The Oregon senators and naturopath are trying to hold the office of U.S. Attorney Scott Asphaug, whose refusal to impanel a grand jury led them to sue, accountable for sloppiness in responding to their March petition in Portland federal court, which granted a 60-day extension in June. 

Asphaugh's office missed the new Aug. 26 deadline with no explanation, prompting the plaintiffs to file for a default judgment the next day. On Aug. 28 his office filed a motion to dismiss that, like previous filings, falsely characterized the plaintiffs as "three Oregon state senators."

The plaintiffs have no standing to "compel or challenge the investigation or prosecution of another person," the motion says. Their "largely unintelligible" petition doesn't seek damages as required to bring a claim against federal officers for violating constitutional rights, Asphaug argues, and they must sue the U.S. itself and exhaust administrative remedies to bring a claim under the Federal Tort Claims Act.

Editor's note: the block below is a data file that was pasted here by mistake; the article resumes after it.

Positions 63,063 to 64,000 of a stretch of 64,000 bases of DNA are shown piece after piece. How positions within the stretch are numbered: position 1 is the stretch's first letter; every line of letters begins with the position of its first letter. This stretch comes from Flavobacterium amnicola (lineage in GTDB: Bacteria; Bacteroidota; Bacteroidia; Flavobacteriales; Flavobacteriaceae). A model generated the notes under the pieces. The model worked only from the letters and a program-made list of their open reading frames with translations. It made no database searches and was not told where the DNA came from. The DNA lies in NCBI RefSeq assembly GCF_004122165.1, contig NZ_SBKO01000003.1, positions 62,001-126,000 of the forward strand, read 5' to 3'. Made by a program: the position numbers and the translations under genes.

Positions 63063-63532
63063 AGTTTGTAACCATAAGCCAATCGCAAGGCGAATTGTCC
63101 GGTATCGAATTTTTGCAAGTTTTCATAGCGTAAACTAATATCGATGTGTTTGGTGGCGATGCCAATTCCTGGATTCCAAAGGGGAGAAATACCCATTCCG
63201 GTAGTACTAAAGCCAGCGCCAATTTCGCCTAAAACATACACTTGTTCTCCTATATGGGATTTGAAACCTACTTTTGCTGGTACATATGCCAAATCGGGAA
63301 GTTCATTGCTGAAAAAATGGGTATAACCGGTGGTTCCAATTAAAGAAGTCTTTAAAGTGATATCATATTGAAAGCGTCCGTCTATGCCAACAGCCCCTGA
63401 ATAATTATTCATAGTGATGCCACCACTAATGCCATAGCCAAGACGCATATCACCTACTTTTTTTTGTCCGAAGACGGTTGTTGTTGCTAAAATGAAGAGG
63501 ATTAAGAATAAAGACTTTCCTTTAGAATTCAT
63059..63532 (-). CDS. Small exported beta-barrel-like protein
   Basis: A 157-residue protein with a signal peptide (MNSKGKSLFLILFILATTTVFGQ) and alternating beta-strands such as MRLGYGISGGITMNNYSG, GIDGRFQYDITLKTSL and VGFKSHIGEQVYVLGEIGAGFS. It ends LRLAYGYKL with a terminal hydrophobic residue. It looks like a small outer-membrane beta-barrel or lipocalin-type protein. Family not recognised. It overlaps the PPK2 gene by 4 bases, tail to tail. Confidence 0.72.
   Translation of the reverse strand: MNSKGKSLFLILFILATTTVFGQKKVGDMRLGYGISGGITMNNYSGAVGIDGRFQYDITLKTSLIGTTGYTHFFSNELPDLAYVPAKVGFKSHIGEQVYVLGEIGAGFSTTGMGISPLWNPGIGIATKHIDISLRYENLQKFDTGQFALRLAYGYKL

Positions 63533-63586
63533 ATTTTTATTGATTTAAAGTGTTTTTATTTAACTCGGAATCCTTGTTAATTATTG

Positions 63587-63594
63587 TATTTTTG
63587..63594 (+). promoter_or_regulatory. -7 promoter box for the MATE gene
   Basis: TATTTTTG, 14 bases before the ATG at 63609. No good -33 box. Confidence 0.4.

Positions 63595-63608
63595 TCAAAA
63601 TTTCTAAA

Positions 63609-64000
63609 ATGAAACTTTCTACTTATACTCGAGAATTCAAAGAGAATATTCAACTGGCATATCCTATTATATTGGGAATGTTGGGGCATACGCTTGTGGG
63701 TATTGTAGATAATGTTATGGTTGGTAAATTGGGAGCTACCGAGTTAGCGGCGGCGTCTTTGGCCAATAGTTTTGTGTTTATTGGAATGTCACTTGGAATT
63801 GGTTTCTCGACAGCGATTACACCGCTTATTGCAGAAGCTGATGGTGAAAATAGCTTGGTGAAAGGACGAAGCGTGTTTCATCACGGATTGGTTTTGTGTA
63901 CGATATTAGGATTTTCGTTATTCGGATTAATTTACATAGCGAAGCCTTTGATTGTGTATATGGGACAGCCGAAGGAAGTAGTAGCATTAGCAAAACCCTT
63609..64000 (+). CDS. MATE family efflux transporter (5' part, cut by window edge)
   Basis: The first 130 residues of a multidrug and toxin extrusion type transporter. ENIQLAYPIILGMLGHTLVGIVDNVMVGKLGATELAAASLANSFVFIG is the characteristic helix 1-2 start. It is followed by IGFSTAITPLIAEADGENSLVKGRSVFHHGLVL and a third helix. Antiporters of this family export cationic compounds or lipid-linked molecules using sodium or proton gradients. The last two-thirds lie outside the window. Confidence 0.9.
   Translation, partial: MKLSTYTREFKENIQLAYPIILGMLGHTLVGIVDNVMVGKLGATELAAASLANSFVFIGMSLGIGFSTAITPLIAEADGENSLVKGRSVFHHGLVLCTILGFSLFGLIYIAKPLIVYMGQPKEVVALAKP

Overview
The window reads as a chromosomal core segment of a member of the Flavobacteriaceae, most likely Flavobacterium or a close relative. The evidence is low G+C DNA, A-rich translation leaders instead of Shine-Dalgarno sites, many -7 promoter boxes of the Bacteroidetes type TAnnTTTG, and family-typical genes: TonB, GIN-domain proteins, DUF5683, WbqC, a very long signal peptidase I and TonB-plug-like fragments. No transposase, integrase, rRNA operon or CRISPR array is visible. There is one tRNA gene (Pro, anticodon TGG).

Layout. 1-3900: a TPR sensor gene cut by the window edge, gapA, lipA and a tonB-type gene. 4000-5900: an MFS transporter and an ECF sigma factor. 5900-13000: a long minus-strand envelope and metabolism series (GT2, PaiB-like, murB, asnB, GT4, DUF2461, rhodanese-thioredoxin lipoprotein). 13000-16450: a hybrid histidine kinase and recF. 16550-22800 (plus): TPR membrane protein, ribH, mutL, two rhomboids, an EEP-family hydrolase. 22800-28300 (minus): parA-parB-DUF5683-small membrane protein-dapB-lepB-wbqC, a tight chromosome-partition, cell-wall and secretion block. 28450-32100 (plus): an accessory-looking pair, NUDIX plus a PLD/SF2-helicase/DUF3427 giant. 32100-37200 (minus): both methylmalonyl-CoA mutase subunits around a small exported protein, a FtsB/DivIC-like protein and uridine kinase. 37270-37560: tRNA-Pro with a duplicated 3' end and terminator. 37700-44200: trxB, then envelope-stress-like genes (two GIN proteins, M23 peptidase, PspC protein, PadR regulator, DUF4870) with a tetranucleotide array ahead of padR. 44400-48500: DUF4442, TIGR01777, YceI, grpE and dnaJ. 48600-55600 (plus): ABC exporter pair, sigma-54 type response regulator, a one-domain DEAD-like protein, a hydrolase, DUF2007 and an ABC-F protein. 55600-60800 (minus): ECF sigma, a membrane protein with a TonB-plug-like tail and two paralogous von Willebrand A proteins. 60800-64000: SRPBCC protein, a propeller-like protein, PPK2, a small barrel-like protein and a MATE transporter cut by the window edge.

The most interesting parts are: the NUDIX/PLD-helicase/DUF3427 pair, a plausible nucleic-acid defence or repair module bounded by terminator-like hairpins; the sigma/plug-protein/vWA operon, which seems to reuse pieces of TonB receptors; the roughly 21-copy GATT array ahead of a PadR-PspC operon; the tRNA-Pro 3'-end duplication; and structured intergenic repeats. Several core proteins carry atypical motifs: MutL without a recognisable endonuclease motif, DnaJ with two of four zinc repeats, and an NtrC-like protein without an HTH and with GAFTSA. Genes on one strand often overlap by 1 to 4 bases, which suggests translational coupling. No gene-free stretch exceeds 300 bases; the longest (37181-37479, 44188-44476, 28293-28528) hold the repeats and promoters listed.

Assistant U.S. Attorney Dianne Schweiner told the court Aug. 29 that she missed the extended deadline — five months after the case was filed — because a "medical emergency" involving her dog took nearly two days. 

Linthicum mocked the explanation in his newsletter, saying "no self-respecting sci-fi editor would allow something this outlandish past his desk when trying to make a story about integrity and transparency sound believable."

Asphaug's office already violated federal rules by not notifying his clients of its 60-day extension motion, attorney Stephen Joncus told the court Aug. 31. "We all love our dogs, but this situation does not excuse counsel from failing to contact" him for an emergency extension," he said.